The Scottish Parliament is to be debate the social and economic consequences arising from the closure of Dounreay. A motion tabled by Jamie Stone, MSP for Caithness, Sutherland and Easter Ross, and due for debate on October 25, calls on the the Parliament to note "the severe economic and social challenges for the far north presented by the accelerated run-down and decommissioning at Dounreay and considers that the Scottish Executive should work with the UK Government and other key players to ensure that a costed and funded strategy is put in place as soon as possible so that suitable replacement industries and jobs can be established for the years to come".

Operators at Dounreay have completed an extremely challenging repair in the disassembly cave of the fast reactor fuel reprocessing plant. The facility processed spent fuel rods from the prototype fast reactor (PFR) until 1996.
Irradiated fuel was received from PFR and reprocessed in a series of heavily shielded caves. The largest of these was the disassembly cave, where the fuel assemblies were dismantled and the fuel pins cropped, before being transferred to the dissolver cell for dissolving in nitric acid. More:

During the last year, UKAEA has progressed significantly on the plans for a new plant to treat certain liquid and solid radioactive wastes that are a legacy of reprocessing fast reactor fuel at Dounreay. Subject to planning and other consents, construction of the waste treatment plant is expected to commence around early 2008 and is estimated to employ 120 workers during the construction phases. See:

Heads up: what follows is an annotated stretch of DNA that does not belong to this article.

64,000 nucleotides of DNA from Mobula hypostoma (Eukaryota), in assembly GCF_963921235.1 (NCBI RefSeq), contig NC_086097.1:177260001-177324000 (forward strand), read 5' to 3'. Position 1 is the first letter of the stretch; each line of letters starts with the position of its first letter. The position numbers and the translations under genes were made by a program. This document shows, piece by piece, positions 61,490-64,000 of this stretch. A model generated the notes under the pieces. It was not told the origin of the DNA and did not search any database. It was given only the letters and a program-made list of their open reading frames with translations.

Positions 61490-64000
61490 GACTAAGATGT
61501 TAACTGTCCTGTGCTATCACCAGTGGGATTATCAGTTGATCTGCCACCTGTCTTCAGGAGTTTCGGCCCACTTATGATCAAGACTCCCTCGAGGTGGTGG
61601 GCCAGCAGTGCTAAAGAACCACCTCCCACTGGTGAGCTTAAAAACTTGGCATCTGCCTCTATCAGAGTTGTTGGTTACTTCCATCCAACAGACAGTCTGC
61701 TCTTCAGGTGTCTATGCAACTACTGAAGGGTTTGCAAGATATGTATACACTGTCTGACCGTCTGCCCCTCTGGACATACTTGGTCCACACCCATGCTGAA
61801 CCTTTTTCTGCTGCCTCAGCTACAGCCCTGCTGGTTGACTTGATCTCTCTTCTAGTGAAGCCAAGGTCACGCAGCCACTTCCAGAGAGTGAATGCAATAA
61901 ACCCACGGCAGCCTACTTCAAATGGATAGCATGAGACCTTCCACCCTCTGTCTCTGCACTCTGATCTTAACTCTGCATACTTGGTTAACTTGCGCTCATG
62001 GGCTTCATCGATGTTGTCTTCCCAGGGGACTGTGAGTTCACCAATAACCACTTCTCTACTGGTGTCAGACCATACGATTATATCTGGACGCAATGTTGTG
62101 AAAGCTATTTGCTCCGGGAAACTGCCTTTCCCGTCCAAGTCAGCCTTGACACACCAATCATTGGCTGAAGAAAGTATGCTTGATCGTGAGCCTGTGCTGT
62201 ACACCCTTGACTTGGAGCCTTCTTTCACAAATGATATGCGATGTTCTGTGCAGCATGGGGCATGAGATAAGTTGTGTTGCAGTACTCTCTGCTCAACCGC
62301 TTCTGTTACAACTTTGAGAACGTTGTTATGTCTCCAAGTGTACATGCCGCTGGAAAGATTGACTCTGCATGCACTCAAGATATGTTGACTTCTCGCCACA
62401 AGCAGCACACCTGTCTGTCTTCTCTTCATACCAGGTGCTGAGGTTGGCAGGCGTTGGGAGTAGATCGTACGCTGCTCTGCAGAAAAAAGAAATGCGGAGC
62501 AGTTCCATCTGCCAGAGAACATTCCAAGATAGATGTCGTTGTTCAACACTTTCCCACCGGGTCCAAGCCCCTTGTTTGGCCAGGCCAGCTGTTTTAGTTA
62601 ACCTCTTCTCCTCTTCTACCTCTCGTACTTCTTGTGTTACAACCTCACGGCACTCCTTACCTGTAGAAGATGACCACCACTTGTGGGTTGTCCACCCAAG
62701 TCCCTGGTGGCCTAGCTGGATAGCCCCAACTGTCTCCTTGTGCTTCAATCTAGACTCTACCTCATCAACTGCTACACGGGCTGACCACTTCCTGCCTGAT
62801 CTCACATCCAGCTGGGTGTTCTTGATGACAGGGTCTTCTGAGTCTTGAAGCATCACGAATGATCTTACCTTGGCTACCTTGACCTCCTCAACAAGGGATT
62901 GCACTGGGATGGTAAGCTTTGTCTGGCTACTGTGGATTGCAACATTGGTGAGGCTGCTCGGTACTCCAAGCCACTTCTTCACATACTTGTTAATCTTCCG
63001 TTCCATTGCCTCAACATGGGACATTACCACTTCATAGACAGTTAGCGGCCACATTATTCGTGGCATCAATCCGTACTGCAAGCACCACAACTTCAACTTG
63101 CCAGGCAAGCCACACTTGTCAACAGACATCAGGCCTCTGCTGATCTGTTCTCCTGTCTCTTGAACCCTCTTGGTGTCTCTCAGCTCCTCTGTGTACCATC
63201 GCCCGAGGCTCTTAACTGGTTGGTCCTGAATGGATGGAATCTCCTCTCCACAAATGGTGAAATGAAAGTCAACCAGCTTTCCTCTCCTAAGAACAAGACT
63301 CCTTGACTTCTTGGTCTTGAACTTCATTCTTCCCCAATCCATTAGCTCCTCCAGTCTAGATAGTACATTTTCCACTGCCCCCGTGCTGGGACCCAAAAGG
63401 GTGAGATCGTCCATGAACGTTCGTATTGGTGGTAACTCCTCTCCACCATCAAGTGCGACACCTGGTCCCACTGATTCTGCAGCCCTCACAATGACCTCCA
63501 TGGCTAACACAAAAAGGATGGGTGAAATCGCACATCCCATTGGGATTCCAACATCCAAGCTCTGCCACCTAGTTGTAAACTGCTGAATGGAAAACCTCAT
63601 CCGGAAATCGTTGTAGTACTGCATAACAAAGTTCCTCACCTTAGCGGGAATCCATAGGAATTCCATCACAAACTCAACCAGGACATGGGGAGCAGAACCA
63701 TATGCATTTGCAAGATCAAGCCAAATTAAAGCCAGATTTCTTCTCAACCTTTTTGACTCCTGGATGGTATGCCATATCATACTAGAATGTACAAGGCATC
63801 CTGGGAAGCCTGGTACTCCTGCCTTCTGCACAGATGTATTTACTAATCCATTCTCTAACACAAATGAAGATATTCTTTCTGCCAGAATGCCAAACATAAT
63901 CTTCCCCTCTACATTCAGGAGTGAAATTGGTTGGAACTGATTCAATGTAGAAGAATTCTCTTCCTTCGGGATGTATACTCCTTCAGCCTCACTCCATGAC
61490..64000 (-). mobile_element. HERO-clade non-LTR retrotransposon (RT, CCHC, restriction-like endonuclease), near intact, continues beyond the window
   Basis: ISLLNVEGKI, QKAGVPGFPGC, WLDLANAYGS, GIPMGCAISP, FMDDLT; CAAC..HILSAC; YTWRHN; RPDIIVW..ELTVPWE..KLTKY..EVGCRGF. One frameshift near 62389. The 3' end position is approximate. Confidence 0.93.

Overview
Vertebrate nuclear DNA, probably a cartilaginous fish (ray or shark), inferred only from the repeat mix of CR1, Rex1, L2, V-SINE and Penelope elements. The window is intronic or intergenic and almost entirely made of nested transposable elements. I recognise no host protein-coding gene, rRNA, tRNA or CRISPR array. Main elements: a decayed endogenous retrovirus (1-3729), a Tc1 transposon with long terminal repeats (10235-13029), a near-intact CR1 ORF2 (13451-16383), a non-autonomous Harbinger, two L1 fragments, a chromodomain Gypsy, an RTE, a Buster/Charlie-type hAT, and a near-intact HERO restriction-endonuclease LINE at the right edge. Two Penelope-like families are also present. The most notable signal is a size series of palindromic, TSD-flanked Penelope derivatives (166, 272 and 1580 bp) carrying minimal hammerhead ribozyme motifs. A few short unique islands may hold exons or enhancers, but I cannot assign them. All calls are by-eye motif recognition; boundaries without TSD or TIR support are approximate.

Four historical reactor components, originally sent to D8571 (part of the Dounreay Materials Test Reactor complex) in the late 1980s for examination, have now been returned to the Prototype Fast Reactor decommissioning team. The absorber sub-assemblies were used in PFR to control the rate of the nuclear reaction. Their return allows the DMTR decommissioning team to complete the first phase of post-operative clean out on the D8571 Post Irradiation Examination cave where the components had been stored.

The return of the absorber sub-assemblies to PFR also completes the reconciliation of all the remaining irradiated PFR absorbers. They will be dismantled and the absorber pins de-cladded in the irradiated fuel cell at PFR during 2007/08.

Dounreay has been sharing its expertise in the safe decommissioning of redundant nuclear facilities to assist the closure of the Ignalina nuclear power plant in Lithuania.

Ken Percival, of Dounreay 's assurance unit, travelled to Lithuania at the request of the International Atomic Energy Agency to support a workshop about decommissioning of the Ignalina reactor. The workshop focussed on practical experience in effective planning, health and safety management and radiation protection during decommissioning and was attended by about 20 Lithuanian nuclear industry personnel. One of the conditions for Lithuania's accession to the EU was the early decommissioning of its two RBMK reactors at Ignalina. Decommissioning will be largely funded by the EU, and since the NPP represents about 70% of the country's electricity requirements it poses significant technical and social challenges.